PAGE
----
“Reporting on rural poverty and agricultural development” Growing budget for Mexican farmlands; no reduction in poverty
*Rural women most affected by poverty in farming areas (* Chiapas, state with the largest impoverished population in Mexico)
From 2003 to 2013, budget allocations for Mexican farming areas grew 170%, but poverty dropped only 4%. Since 1982, the rural economy has failed to grow beyond 2%, according to advocacy organizations such as ANEC, Ashoka, Semillas para la Vida, Fundar, El Poder del Consumidor, and others.
Despite a tripling of the budget over the last 15 years by the Secretary of Agriculture, Livestock, Rural Development, Fisheries and Food (Sagarpa), from 30 billion to 93 billion pesos annually, there is more malnutrition and poverty, according to Víctor Suárez, executive director of the National Association of Commercialized Farming Businesses (ANEC).
According to advocacy organizations for agriculture and small farmers rights, large corporations such as Nestlé, Maseca, Monsanto, Bimbo, Lala and Bachoco take the lion’s share of agricultural budget allocations.
Based on data from the National Council for the Evaluation of Social Development Policy (CONEVAL), a Mexican governmental agency, poverty in rural and urban areas increased in 2010: growing from 62.4 to 64.5%—or 15.9 million to 17 million people—and from 39.1 to 40.5%—32.9 to 35 million people—respectively.
Of the 52 million people living in poverty reported above, two-thirds resided in urban areas and one-third in rural areas.
In 2010, nearly half of Mexico’s entire population were living in poverty, with one in three people experiencing moderate poverty and a little more than one-tenth in extreme poverty.
Chiapas: The state with the largest impoverished population in Mexico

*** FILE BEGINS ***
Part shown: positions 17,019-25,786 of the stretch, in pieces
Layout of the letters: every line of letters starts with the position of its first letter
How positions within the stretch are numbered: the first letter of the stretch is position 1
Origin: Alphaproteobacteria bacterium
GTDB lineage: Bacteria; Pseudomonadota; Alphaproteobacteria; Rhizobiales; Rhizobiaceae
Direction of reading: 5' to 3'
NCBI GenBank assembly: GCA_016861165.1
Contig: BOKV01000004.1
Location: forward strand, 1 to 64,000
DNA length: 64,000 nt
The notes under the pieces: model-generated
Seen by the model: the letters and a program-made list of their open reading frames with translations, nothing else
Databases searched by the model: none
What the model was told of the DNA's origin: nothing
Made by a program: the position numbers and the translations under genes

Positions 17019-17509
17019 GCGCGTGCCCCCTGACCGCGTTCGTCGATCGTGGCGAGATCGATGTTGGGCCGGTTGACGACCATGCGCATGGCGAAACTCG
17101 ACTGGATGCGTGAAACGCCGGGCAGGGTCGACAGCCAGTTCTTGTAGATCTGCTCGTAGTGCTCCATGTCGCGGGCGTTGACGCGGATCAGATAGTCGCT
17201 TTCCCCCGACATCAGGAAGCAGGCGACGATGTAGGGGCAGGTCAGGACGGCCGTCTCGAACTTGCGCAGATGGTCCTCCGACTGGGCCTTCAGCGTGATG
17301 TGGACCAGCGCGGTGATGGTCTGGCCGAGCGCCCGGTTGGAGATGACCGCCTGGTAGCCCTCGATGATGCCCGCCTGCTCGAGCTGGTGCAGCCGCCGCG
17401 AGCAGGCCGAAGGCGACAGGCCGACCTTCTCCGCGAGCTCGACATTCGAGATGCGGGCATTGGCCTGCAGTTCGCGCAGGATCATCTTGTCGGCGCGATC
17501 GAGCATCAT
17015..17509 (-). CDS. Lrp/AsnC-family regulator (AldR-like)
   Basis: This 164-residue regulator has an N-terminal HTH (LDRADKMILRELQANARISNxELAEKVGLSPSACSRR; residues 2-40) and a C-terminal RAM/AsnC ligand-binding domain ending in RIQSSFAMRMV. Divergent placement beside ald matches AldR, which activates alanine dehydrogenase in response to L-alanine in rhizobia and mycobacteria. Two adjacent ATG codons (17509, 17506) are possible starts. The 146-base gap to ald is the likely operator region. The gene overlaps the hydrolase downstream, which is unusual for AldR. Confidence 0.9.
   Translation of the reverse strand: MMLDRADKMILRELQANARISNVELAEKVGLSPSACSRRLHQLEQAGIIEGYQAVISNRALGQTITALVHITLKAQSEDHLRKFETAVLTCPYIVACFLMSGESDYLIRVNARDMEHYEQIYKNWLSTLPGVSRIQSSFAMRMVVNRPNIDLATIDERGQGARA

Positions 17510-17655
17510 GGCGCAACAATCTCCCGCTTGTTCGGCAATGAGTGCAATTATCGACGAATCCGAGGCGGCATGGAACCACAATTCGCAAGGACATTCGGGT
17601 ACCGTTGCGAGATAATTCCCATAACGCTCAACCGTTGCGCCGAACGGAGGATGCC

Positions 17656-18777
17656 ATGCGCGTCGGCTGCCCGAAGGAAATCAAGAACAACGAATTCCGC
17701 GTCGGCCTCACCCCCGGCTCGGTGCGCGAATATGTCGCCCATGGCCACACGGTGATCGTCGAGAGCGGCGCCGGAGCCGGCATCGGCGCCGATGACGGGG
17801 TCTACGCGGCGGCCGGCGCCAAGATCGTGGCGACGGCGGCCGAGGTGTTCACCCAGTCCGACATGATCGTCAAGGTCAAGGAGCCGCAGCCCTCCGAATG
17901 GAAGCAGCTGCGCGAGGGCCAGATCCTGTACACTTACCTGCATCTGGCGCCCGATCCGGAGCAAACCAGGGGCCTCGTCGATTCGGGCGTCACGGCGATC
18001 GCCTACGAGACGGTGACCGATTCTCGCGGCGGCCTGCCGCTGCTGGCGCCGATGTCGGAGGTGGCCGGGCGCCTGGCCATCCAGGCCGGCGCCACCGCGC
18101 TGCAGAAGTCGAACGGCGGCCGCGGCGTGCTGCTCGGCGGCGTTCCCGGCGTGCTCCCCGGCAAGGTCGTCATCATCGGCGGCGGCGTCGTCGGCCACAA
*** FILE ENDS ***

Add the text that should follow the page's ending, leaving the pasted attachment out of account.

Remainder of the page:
CONEVAL reported that the states with the greatest percentages of the population in poverty were Chiapas (78.5%), Guerrero (67.6%), Oaxaca (67.4%), Puebla (61.2%), and Tlaxcala (60.6%).In Chiapas, 88% of the population lives in high and very high marginalization; women are the sector most vulnerable to structural poverty vis-a-vis access to resources, property, education, healthcare, and labor rights, according to the Grupo de Mujeres de San Cristóbal de las Casas (COLEM) and the Centro de Derechos de la Mujer de Chiapas (CDMCH). In July 2012, both organizations delivered one of the 18 shadow reports before 23 experts.
Women are hardest hit by poverty: Devoid of land ownership rights
The aforementioned report stresses that 9 out of 10 of every inhabitant of Chiapas experiences levels of medium, high, and very high marginalization, which disproportionately impact rural and indigenous women—94% of whom work principally in the home.
In indigenous and rural communities, the exercise of rights can be linked to the will of the father or husband. Under these rural parameters, landownership directly informs the ability to exercise one’s rights.But only around 5% to 8% of women enjoy collective property rights in Chiapas.
Government shortcomings in “supporting”Mexican farming areas
There are over 150 economic aid programs devoted to the rural sector, but the average producer receives only three. According to Héctor Robles, professor at the Universidad Autónoma Metropolitana (UAM), 60% of the agricultural budget is consumed by 20% of all producers.